The core concept needs to hit one or both of escapism or investment. Frodo and the brand lines aren’t connected to you directly, unless you’re a hobbit, so that’s escapism.
In our content, investment is much easier to secure. You just have to create something about the reader – about their country, their city, their job title – or even bait them with something like “only geniuses can understand this”. It’s about identification with the concept. Then you grow the story out from there.
This is the “evolution” of the narrative – the story should develop naturally out from the core concept, pulling in data and story threads that add to the concept.
Expanding outwards from a core concept is a dangerous game and one that’s almost totally defined by your medium.
While Tolkien has the advantage of three books to tell his story, and Peter Jackson follows each of these threads one at a time in his film, marketers don’t often have that option, with most data presented all at once, or at best, in a short video.
Graphics will look like the image above which, while interesting and explorable, is something of a data overload in most cases, particularly if the subject matter is less immediately grabbing. You don’t get the sense of the story from it.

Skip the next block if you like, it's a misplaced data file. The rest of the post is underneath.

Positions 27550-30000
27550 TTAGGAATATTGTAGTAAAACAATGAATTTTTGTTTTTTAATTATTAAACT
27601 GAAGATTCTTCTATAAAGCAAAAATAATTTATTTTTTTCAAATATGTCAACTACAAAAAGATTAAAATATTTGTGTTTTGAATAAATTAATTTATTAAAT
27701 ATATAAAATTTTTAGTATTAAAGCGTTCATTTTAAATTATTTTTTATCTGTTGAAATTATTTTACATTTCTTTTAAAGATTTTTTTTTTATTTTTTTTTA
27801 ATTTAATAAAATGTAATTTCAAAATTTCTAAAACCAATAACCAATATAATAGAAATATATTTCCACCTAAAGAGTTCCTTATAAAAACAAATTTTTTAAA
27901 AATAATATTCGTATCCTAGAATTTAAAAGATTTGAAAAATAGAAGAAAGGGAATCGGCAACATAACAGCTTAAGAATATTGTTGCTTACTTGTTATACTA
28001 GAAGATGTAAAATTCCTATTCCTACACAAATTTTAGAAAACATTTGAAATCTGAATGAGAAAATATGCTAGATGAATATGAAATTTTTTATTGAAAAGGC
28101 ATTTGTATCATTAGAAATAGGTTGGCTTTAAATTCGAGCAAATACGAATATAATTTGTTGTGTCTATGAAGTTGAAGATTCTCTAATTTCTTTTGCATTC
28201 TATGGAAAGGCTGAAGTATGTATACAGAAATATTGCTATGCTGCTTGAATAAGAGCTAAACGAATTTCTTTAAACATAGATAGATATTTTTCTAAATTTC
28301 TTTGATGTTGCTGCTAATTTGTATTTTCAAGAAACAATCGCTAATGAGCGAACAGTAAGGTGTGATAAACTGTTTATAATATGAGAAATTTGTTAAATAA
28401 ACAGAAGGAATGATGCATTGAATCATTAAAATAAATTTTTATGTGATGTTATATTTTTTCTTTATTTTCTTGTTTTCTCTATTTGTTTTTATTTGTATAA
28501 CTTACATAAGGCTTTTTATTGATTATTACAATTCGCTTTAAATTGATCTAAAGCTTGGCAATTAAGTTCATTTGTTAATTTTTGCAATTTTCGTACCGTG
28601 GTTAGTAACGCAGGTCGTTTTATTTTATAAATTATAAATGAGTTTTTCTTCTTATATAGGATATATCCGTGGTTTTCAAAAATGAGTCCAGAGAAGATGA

All of the storylines add something to the overall piece, but a visual display isn’t the right medium for this particular story. The core concept is completely lost – “hobbit goes to volcano” is barely visible, among layers of Ents, Uruk-Hai, and Oliphants. It works in a book or film where the media lasts for hours or even days, but not in a visual package for consumption in minutes.
So, we start with our core concept. Our Frodo Thread. And what we’re going to do is we’re going to add some data that naturally goes with it. In this case, the bad guys – Sauron and his orcs. The story is evolving naturally – but we’re guiding the process. We’re not throwing in every bit of data that we find – we’re taking the important part, and adding something that complements it. And it’s still readable as a result:
You can come at this from either direction – either find a story that fits the medium you have to work in, or find a medium that supports your entire story. If you try to cram the entirety of Lord of the Rings into a news broadcast, you’re going to confuse viewers and they’ll gain nothing from it.
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Robin L. Newnham